I can't not comment on the cover of this book. It is ridiculous. It feels like someone was told 'there is a little house book called the Long Winter, can you draw a cover?' and never actually read the book. Smiling children with ruddy cheeks throw snowballs at each other and sledge down a hill. This is a winter that leaves them gaunt and pinched and unable to think, a winter where even in the first blizzard they are nearly all frozen to death just trying to walk home from school. Snowballs and scarfs it is not.
* I tried to translate that from fahrenheit to celsius, to get a feel for how terrible it was, but actually, it's the cross over point, it's minus forty in both scales. Petrifying.
I had an accident at Christmas and ended in the hospital for a week. I was pretty much shut in for a couple of weeks after I was moved home. Then, we had a blizzard, and I continued to be confined to the house. So, I started thinking about being confined to a house for endless hours in the winter, with snow outside. That made me think about this book for some reason. I'd read it back in about 5th grade, but decided to revisit it.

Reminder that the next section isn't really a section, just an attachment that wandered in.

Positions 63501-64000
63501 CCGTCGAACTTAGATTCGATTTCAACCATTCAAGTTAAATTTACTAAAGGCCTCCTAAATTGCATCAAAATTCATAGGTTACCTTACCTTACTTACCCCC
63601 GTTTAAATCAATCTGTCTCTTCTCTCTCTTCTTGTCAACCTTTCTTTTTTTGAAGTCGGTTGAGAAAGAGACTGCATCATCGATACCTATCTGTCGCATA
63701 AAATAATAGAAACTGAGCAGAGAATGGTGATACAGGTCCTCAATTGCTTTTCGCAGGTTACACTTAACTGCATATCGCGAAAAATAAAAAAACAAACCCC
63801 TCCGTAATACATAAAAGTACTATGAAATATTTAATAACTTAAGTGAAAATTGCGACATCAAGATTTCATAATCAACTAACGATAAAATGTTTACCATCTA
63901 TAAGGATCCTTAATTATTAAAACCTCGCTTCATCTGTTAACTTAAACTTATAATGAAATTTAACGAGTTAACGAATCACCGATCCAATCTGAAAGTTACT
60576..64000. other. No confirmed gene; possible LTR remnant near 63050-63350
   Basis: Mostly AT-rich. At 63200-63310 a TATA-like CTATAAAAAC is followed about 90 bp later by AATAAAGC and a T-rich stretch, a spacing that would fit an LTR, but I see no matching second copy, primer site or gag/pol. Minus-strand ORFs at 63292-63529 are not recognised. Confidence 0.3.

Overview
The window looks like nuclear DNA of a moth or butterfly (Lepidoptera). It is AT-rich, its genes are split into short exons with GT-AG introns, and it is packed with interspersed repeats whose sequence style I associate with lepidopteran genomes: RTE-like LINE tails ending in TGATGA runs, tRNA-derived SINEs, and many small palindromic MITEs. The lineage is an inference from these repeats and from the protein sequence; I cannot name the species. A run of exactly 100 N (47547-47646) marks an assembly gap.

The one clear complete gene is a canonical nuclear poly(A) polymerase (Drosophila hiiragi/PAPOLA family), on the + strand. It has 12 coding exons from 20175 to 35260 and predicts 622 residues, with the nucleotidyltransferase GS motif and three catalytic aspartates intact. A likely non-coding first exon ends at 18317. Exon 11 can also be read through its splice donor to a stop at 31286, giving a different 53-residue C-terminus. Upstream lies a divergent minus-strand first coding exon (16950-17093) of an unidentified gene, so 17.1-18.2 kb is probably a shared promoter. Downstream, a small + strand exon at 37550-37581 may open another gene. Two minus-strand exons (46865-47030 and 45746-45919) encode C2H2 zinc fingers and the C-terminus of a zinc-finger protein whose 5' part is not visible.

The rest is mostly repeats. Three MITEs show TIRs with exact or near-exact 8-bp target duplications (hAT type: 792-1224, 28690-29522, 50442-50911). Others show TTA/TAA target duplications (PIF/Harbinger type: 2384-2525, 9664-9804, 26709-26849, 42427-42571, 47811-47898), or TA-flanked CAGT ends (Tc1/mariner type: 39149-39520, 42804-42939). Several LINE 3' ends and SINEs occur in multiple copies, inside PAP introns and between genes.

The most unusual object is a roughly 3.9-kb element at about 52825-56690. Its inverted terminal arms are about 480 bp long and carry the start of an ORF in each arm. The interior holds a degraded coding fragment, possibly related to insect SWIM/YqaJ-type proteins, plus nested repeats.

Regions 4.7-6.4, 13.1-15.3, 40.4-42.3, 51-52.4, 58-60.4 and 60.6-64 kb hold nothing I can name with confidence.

I wasn't long into the book when I realized a personal connection to the book. We're in South Dakota (then Dakota Territory) in 1880. Well, my grandmother was living in Dakota Territory in 1880. In the summer of 1881, my great grandparents decided they'd had enough of the damn snow and headed south, hoping to make it to Texas. They didn't make it that far, ending up only in central Kansas. I don't know what Kansas winters were like in 1880—1900, but when I lived in Kansas in 1971—3, we had flowers in February, so no long winters by then. But then, of course, climate change had already been warming things up (although most of us didn't know about climate change in 1971—3).